that their stated objectives are met.

o The Good governance recognizes accountability in terms of improving the delivery of public services,
measuring performance and providing incentives to achieve targets and sanctions in case of non-
performance.

o Several countries such as New Zealand, Australia, Canada and USA have embraced the philosophy of
accountability and brought significant improvement in public service delivery and efficiency. USA has
enacted a Government Result and Performance Act 1993.

2) Transparency

o Transparency in local governance should mean less scope for corruption, in that dishonest behavior
would become more easily detectable, punished and discouraged in future. The history of the
industrialized countries indicates that this tend to be true in the longer term, but recent experience
shows that this relationship is not necessarily true at all in the short run.

o In the former Soviet countries, for example, local governance institutions have become much more
open to public scrutiny in the 1990s, but at the same time there can be little doubt that corruption at all
levels has greatly increased. It is to be hoped that the local mechanisms of accountability discussed
above will in tandem with greater probity at the national level improve the degree of honesty at all
levels, but at best this will take time. The message for the international development community is to
press forward with as many of these accountability mechanisms as is feasible.
o A second type of linkage between transparency and corruption has been noted by Manor when he notes
that in India, while greater transparency in local governance was not accompanied by increased
corruption, it did lead to popular perceptions of greater public malfeasance, simply because citizens
became more aware of what was going on. This pattern has surely repeated itself in many other locales.
Over time, to the extent that accountability mechanisms begin to become effective and corruption
begins to decline, the citizenry should appreciate the improvement.

3) Responsiveness

o A responsive administration is one which responds or reacts to issues, characters and situations and
takes decisions only after a thorough and dispassionate screening of all the implications as also the
alternative courses of action open. Speed is the essence in the decision-making process although speed
does not necessarily mean haste or inadvertence. Tomorrow will be too late and one has to take the bull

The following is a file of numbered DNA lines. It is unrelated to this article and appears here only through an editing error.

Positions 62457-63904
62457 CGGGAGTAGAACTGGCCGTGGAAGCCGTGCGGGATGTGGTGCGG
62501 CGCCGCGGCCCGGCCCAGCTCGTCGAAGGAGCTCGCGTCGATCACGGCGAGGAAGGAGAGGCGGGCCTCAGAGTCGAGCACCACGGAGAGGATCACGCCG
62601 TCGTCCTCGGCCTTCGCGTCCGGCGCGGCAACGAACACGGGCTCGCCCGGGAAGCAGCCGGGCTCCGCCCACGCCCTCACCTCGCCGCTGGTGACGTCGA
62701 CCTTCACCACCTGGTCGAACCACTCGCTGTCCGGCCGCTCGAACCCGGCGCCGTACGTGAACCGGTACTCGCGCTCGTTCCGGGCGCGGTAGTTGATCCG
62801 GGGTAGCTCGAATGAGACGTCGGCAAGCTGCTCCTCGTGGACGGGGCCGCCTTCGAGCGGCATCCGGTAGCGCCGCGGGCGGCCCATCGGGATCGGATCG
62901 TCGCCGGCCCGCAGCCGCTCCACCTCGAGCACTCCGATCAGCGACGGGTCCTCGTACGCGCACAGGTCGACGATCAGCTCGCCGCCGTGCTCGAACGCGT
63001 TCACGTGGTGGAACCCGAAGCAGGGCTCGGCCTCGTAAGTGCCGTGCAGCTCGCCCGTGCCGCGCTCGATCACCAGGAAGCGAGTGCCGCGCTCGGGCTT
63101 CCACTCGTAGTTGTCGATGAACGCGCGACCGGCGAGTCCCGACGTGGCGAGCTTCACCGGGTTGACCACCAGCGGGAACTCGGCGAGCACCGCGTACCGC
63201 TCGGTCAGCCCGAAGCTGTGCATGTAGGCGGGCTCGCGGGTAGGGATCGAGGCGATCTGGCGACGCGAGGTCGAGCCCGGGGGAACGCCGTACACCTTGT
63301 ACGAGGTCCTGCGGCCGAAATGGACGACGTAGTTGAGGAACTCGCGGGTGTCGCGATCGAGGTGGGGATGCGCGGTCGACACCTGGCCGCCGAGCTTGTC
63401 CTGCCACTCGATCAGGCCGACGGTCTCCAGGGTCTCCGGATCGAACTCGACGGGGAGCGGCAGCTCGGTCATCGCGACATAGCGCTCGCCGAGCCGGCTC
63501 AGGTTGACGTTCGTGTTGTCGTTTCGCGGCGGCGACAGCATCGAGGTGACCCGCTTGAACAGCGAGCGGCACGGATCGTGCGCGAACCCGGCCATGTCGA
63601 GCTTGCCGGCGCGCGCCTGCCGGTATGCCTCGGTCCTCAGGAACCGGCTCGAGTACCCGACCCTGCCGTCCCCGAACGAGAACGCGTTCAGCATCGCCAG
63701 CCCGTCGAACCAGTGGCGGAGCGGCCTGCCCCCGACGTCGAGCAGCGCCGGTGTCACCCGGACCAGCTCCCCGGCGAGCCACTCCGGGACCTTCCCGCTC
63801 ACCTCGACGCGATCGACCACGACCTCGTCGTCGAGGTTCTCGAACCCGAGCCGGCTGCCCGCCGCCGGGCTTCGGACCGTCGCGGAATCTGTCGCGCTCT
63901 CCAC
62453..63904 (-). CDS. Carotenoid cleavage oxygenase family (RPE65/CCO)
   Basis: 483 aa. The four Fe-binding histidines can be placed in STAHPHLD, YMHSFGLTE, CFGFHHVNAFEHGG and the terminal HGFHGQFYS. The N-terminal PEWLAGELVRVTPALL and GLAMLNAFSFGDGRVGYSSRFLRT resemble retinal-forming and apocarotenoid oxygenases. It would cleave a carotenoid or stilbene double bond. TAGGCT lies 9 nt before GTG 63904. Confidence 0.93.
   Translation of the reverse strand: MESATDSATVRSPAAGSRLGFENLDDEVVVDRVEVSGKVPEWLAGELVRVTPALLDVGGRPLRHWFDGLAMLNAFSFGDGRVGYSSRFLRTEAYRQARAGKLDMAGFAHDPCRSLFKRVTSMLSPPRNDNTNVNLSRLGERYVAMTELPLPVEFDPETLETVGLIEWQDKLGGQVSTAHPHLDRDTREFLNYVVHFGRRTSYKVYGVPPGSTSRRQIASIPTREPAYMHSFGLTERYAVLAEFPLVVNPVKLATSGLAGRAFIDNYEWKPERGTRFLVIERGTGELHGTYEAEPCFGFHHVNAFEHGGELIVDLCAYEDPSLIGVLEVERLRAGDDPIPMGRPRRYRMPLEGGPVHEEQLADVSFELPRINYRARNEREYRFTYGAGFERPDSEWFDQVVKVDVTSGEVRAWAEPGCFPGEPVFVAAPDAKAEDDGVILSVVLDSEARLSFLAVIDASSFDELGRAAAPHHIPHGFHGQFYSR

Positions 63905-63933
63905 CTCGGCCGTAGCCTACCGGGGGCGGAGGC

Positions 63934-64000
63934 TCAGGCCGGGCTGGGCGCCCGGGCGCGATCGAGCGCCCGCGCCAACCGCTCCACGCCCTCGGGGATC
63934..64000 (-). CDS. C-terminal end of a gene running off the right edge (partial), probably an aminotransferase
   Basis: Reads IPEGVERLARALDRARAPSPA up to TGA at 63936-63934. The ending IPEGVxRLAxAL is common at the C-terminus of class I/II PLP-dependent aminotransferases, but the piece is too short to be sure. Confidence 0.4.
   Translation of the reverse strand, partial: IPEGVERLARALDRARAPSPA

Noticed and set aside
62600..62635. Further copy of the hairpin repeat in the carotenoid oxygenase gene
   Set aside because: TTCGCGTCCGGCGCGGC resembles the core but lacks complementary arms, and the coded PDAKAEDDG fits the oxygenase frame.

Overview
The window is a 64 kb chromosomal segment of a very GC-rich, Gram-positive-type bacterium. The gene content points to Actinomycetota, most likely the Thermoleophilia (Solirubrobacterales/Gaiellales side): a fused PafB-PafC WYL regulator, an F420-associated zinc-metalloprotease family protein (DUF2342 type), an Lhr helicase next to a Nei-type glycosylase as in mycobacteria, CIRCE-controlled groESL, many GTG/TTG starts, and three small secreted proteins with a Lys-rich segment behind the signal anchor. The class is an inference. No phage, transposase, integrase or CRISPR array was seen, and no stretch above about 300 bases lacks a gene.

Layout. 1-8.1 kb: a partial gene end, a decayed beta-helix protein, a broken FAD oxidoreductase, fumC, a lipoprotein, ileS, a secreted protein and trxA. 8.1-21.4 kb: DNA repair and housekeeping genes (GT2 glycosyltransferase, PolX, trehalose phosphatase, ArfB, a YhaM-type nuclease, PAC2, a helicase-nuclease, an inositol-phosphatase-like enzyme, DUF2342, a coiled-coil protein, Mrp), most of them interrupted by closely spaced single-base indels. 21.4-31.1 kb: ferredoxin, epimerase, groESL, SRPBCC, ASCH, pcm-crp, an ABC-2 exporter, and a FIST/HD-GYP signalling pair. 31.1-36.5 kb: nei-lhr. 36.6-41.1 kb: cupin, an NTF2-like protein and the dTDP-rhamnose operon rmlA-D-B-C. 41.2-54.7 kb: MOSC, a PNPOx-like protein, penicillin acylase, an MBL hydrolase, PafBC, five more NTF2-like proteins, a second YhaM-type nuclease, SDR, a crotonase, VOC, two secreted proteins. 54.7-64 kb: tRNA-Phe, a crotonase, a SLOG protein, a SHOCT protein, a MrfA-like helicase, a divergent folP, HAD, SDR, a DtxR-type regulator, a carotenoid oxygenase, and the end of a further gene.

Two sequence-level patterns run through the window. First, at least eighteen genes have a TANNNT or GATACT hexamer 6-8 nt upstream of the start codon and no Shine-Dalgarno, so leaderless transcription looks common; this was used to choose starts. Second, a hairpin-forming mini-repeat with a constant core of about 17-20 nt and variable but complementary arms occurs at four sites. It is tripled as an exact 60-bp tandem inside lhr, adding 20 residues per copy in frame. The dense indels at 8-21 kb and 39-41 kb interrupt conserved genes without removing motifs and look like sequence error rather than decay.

by its horns at the appropriate moment without the slightest procrastination or vacillation or delay. Any
attempt to delay decision-making or allow a critical situation to drift could be suicidal in consequences.

4) Effectiveness and efficiency

o Good governance means that the processes implemented by the organization to produce favorable
results meet the needs of its stakeholders, while making the best use of resources human,
technological, financial, natural and environmental at its disposal.

o Good governance means that public institutions produce policy outcomes that actually meet the needs
of the community (good outcomes) and do so in an efficient manner given the resources available
(cost-effective).

o Local government should implement decisions and follow processes that make the best use of
the available people, resources and time to ensure the best possible results for their community.

5) Rule of law

o The rule of law is what constrains arbitrary decision-making and arbitrary enforcement of existing laws
and policies. The rule of law requires fair and just legal frameworks that are enforced impartially. It
also requires an independent judiciary and impartial law enforcement officers

o Good governance requires fair legal frameworks that are enforced by an impartial regulatory body, for
the full protection of stakeholders.

o This means that decisions are consistent with relevant legislation or common law and are within the
powers of council. In case of Victorian local government, relevant legislation includes the Local
Government Act 1989 and other legislation such as the Public Health and Wellbeing Act 2008, and the
Equal Opportunity Act 2010.

o Fairness must always be a high priority for management. For example, managers must push their
employees to be their best, but they should also recognize that a heavy workload can have negative
long-term effects, such as low morale and high turnover. Companies also must be fair to their
customers, both for ethical and public-relations reasons. Treating customers unfairly, whatever the
short-term benefits, always hurts a companys long-term prospects.
6) Participation

o The participation of all members of society, particularly adults, in the governance process is an